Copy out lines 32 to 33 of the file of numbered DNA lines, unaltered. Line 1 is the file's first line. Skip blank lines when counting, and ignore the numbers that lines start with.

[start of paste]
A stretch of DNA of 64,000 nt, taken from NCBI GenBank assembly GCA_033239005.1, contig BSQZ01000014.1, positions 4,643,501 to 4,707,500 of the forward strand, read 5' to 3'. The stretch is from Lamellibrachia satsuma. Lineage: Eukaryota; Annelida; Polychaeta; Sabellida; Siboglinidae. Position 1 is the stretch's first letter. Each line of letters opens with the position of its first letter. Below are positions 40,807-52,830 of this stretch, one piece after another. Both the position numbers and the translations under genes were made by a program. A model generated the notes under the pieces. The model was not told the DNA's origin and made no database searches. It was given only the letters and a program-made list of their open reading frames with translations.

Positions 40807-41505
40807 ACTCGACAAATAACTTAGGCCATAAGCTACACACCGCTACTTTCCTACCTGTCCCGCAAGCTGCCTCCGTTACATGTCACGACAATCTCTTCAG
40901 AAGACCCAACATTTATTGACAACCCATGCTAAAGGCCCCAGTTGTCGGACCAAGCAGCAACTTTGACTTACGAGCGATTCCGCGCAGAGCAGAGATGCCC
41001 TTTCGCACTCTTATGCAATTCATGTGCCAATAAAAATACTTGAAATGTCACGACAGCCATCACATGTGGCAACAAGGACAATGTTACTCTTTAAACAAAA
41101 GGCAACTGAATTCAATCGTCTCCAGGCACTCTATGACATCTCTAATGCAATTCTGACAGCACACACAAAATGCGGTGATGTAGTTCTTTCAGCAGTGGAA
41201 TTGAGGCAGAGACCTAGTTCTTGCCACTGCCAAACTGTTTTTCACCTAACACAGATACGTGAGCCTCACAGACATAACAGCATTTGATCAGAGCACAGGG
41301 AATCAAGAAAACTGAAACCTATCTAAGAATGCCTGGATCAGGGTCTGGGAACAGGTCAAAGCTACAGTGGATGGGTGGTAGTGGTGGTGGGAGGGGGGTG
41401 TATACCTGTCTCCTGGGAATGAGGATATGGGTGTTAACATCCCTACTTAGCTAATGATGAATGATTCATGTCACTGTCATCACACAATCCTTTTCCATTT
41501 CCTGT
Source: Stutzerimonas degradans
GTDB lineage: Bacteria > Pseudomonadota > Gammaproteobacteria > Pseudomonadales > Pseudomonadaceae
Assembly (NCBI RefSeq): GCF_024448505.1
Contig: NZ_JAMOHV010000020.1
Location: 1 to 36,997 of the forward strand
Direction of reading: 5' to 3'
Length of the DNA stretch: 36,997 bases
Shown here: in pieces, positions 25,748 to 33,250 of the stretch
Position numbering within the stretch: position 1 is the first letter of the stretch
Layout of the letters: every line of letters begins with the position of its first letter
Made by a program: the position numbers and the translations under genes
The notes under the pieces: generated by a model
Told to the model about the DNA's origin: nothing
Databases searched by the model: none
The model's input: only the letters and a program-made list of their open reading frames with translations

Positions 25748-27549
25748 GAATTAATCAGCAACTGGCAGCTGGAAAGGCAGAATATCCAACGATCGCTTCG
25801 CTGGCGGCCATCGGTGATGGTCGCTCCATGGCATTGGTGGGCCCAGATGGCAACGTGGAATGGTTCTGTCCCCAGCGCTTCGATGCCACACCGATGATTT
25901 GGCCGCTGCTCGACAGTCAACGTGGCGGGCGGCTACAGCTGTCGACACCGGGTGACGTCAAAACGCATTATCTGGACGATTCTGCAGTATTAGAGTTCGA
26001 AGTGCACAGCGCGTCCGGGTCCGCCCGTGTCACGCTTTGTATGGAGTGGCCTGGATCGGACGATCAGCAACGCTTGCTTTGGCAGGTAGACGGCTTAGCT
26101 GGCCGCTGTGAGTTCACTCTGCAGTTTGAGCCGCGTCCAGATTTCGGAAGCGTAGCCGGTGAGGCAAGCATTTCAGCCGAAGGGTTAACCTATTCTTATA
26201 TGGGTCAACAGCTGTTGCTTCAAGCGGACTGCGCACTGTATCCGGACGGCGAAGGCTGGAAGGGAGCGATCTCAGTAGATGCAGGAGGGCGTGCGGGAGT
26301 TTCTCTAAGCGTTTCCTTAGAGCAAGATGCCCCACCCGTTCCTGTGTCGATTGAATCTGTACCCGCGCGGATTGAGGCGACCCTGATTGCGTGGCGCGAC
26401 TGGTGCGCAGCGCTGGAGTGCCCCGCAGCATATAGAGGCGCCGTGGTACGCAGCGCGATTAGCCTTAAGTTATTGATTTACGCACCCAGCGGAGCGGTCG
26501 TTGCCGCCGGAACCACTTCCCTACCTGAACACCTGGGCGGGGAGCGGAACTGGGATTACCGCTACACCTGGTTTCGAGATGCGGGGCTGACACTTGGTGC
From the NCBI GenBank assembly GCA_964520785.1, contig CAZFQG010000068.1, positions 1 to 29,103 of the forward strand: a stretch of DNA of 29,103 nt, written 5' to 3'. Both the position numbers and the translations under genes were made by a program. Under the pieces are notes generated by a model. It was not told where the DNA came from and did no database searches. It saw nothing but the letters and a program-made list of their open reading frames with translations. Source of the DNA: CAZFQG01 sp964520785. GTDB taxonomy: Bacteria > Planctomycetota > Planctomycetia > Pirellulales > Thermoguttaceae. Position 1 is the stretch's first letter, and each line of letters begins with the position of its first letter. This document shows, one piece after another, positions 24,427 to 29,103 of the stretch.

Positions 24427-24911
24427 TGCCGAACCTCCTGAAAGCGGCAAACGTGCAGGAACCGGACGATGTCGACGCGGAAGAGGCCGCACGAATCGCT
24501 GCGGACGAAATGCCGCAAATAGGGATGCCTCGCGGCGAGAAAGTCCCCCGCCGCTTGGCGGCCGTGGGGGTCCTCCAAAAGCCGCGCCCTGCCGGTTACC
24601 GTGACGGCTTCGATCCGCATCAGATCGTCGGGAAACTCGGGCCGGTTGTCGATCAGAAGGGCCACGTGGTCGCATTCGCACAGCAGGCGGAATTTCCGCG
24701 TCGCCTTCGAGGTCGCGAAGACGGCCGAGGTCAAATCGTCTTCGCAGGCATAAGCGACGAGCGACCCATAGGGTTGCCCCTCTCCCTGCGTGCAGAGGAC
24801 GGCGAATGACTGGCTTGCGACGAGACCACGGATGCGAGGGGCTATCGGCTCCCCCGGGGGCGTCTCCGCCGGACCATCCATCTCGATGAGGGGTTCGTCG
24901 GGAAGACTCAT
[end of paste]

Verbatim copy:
26201 TGGGTCAACAGCTGTTGCTTCAAGCGGACTGCGCACTGTATCCGGACGGCGAAGGCTGGAAGGGAGCGATCTCAGTAGATGCAGGAGGGCGTGCGGGAGT
26301 TTCTCTAAGCGTTTCCTTAGAGCAAGATGCCCCACCCGTTCCTGTGTCGATTGAATCTGTACCCGCGCGGATTGAGGCGACCCTGATTGCGTGGCGCGAC